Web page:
The article itself is actually almost comically bad when it comes to making its point regarding Nas "falling off"
"[B]But in 2003, those calls began to dwindle, and I understood why: Just before Christmas of 2002, Nas issued God's Son. Himieh had begun to disregard Nas' new material as a bunch of street-poet rigmarole, lacking authentic New York street swing."[/B]
First off, you choose GOD'S SON as the example of Nas loosing his New York influenced sound and luster? The album that included muthafucking MADE YOU LOOK as the first single? The single that brought back to the forefront the Bom Bap era sound of early New York with the Apache sample?
Book Of Rhymes is street Poet Rigamarole? Get Down "lacks" authentic New York Swing? WTF??!!?!:why:
"[B]In the end, Jay-Z won that war: Hip Hop Is Dead surrounded Nas with an A-list of rap celebrities, including will.i.am, The Game and Snoop Dogg. He felt comfortable as one of them, not something better. This wasn't the brainy, brawny emcee that Himieh and I had worshiped."
Carry On Tradition, Still Dreaming, Let There Be Light, and Hope weren't lyrically exceptional and " brawny" enough joints? Where Are They Now wasn't the type of James Brown sampling, ode to Hip Hop's forefathers, New York inspired, Boom Bap flavored joint that apparently the author has been wishing for? Who Killed It wasn't conceptually "Brainy" enough? How exactly is working with a fellow legend like Snoop Dogg (and getting him to actually spit some fire) not showcasing that he's something "better"? Since when was getting beats from Will I Am (who gave him some of the albums best production) a bad thing? What exactly is the point of bringing up Jay-Z and how did Jay-Z "win" the war when he stated clearly that one could never SIGN Nas, that he had to PARTNER with him? WHAT EXACTLY are you saying here?:why:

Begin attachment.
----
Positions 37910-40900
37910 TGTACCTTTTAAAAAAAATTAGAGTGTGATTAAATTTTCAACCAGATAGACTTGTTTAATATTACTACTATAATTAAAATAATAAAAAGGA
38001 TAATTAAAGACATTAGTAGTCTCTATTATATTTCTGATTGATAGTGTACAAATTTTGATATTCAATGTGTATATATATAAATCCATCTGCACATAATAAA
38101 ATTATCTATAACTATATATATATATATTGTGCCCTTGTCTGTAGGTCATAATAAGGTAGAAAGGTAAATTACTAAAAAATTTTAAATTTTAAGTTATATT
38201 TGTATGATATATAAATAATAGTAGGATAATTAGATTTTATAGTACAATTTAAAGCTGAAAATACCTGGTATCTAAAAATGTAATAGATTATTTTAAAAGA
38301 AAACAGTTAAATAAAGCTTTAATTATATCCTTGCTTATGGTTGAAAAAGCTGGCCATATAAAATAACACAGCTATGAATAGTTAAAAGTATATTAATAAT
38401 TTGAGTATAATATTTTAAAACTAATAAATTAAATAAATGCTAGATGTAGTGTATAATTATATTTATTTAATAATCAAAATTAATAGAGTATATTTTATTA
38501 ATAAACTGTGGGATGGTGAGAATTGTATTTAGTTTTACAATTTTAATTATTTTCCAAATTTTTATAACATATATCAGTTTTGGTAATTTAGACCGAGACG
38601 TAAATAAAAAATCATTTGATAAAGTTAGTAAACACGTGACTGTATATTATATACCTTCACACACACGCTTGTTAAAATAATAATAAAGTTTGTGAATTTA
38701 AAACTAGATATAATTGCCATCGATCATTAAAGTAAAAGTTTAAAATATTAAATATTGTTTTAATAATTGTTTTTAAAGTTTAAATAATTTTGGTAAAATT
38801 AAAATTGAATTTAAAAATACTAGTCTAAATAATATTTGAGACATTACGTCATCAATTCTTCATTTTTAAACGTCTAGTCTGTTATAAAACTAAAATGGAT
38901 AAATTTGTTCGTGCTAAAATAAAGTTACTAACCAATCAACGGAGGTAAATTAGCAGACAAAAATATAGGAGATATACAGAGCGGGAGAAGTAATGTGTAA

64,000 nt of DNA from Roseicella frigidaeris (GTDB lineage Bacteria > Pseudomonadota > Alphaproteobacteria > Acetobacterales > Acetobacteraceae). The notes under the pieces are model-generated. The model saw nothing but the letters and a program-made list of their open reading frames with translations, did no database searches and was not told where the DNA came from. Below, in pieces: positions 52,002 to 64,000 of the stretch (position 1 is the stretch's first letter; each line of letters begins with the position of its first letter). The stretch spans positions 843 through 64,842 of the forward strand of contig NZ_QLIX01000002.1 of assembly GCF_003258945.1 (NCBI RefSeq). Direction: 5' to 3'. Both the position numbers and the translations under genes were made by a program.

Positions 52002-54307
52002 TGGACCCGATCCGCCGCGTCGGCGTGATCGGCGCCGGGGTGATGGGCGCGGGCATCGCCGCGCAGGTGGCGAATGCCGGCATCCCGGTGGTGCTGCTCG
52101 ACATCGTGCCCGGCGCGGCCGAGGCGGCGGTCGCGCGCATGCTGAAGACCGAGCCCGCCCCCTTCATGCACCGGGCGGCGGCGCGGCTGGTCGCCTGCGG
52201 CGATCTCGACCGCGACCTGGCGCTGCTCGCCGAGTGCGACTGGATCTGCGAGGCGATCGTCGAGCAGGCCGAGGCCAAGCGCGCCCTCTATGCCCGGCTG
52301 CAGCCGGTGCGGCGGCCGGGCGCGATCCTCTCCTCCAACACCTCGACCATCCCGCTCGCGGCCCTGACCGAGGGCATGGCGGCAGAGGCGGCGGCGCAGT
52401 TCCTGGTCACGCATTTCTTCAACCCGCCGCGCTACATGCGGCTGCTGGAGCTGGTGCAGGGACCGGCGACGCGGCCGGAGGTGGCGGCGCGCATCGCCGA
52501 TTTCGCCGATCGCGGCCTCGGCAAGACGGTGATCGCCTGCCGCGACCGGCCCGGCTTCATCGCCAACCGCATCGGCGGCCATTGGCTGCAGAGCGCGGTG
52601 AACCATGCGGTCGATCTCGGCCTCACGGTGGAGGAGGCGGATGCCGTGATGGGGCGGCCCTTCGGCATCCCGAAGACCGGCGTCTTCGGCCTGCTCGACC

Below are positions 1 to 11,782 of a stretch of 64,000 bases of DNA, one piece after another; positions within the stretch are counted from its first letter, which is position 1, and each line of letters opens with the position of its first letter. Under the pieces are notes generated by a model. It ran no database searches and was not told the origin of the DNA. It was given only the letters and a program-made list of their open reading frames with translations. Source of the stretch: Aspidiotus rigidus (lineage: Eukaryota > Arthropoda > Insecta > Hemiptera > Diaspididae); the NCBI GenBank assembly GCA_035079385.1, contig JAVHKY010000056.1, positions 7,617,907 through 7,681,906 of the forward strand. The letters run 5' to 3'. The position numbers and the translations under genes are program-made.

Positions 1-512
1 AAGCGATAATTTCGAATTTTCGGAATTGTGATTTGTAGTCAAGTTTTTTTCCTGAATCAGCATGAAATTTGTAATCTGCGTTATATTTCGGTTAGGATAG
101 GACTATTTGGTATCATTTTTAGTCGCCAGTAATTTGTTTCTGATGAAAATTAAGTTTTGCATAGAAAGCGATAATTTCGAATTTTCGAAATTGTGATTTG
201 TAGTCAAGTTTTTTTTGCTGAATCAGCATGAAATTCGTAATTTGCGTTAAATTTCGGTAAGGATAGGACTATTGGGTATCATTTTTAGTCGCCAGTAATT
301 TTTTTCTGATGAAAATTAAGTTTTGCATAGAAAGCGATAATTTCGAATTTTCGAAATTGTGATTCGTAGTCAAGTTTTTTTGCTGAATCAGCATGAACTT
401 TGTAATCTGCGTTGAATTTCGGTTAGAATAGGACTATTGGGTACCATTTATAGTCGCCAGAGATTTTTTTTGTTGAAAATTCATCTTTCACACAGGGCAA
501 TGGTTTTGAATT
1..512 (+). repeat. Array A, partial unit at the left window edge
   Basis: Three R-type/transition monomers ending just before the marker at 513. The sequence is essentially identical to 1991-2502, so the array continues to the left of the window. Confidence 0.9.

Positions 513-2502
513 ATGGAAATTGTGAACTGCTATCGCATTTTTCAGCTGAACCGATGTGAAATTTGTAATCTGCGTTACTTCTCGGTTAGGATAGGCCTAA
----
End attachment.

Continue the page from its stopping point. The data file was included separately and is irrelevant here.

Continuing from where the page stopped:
[B]"Last year's Life Is Good teased with the brilliant flashes of the emcee Himieh and I used to worship, especially on "Locomotive" and "Nasty."[/B]
The MC you "USED" to worship was a 21 year old kid from the projects who had a cloud so dark over his head from his hopeless upbringing that he couldn't even grasp the concept of tomorrow. The MC we all here now is a 40 year old father, ex-husband, and music veteran who has traveled the world, sold 20 million records worldwide, and has experienced a lifetime of pain, anger, love, hope, and joy. Wake up to TODAY you trapped in the 90's nigga:wtb:
[B]"But it was too little too late, or so I reckoned as Nas simply sat in his chair while Drake climbed the stage to accept the Grammy for Best Rap Album for Take Care. Nas lost in three other categories, too. There was a time when the hip-hop world seemed to be his, but this was the 13th time he'd been nominated for a Grammy and not walked away with a gold trophy. It could have been different. For a time, it was[/B]."
What exactly was Nas supposed to do? Rush the stage and beat the living shit out of Drake for winning? Nas is a grown ass man, a Grammy doesn't mean shit for his legacy. I wrote an article myself of the Grammy's history of disrespect for Hip Hop as a genre, if anything, Nas being snubbed 13 times for a Grammy is an inditement of the Grammy's failure to recognize Hip Hop for the creative and progressive genre it is rather a failure of Nas as an artist.
Indy Week • 201 W. Main St., Suite 101, Durham, NC 27701 • phone 919-286-1972 • fax 919-286-4274
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